In the HIV/AIDS clinic at Zhongshan County Hospital, the wages of the four medical staff — two doctors and two nurses — are paid by the hospital. However, the county health bureau gives favorable policies to the hospital and additional economic incentives to medical staff working there.
Zhong said he gets 600 yuan ($98) extra each month for being part of the project.
But to sustain such a model, administrative power and measures alone are far from enough, Qiu said.
He suggested the central government allocate special public health funding for hospitals taking up such a responsibility.
ART for all sufferers?
Until now, those on the mainland who tested positive only got free antiretroviral therapy when their CD4 count — the white cells that fight infection — fell below 350 cells per cubic millimeter, according to the nation's AIDS treatment guidelines.
However, with an ample supply of drugs, earlier antiretroviral therapy could help prevent or delay sufferers from developing full-blown AIDS and a series of complications, which cost much more in medical bills due to longer hospitalization and cost more lives, Zhao explained.
The World Health Organization last month issued new HIV/AIDS treatment guidelines that recommend earlier antiretroviral therapy.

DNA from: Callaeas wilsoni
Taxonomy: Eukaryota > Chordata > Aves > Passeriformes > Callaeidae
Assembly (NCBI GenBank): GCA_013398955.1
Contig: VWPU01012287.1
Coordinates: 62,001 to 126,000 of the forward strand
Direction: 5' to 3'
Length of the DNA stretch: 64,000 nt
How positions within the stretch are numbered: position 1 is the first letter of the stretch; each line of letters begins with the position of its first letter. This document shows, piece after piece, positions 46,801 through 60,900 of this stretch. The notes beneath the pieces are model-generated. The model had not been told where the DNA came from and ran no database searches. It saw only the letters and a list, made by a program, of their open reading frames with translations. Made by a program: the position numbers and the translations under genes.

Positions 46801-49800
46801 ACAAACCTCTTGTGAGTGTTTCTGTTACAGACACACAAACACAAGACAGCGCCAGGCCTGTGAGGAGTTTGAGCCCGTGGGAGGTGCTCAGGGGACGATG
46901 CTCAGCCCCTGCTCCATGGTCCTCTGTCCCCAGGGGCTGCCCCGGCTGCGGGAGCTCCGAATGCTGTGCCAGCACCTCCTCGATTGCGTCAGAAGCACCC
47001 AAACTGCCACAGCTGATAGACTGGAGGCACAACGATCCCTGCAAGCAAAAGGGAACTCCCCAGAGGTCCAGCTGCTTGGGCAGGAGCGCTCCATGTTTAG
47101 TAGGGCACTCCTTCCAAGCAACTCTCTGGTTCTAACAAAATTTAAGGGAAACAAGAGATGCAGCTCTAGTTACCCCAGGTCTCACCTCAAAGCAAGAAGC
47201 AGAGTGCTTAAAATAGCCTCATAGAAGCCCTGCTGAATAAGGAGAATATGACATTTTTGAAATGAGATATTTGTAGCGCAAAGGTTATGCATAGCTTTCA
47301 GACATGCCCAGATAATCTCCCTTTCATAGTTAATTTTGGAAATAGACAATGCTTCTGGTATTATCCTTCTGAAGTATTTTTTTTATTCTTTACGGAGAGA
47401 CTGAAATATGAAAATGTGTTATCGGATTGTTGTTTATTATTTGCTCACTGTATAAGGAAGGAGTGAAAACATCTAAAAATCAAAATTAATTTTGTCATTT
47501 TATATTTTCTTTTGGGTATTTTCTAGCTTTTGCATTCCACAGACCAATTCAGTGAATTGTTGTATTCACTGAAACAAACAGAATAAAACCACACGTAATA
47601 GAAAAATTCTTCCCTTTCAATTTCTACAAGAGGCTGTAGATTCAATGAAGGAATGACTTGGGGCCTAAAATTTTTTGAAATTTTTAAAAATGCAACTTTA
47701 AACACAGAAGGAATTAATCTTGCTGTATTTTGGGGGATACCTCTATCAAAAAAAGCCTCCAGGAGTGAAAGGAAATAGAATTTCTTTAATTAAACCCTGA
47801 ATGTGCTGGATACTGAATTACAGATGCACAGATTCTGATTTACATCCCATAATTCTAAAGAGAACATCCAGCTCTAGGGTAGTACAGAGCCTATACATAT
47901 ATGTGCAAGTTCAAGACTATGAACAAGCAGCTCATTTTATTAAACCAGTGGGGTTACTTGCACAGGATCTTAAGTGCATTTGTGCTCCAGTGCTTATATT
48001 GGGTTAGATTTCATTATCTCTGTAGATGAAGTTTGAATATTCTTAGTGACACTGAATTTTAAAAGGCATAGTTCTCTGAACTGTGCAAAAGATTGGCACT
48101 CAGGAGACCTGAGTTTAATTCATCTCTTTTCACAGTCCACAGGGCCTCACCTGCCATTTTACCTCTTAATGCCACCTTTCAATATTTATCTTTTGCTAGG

"That also helps lower the viral load in sufferers, thus reducing the possibility for them to infect others," Zhao said.
Currently, China has about 400,000 sufferers of HIV/AIDS registered, and nearly 200,000 receive free antiretroviral therapy, statistics from the center's nationwide surveillance network showed.
The drugs alone cost around 800 million yuan each year, she said. Under the new strategy of earlier antiretroviral therapy for all, "that increases the bill to 1.5 billion yuan each year".
"But that's worth spending given it's about paying now or much more later," she said, adding it usually takes three to five years for sufferers to develop full-blown AIDS.
"To facilitate such a strategy, we need to improve services, like in Zhongshan, to encourage more patients to take antiretroviral therapy," she said.
Wu Zunyou, director of the National Center for AIDS and Sexually Transmitted Disease Control and Prevention, acknowledged great challenges in pushing forward an earlier treatment strategy, including the funding problem and difficulties in collaboration and coordination between medical and public health institutions.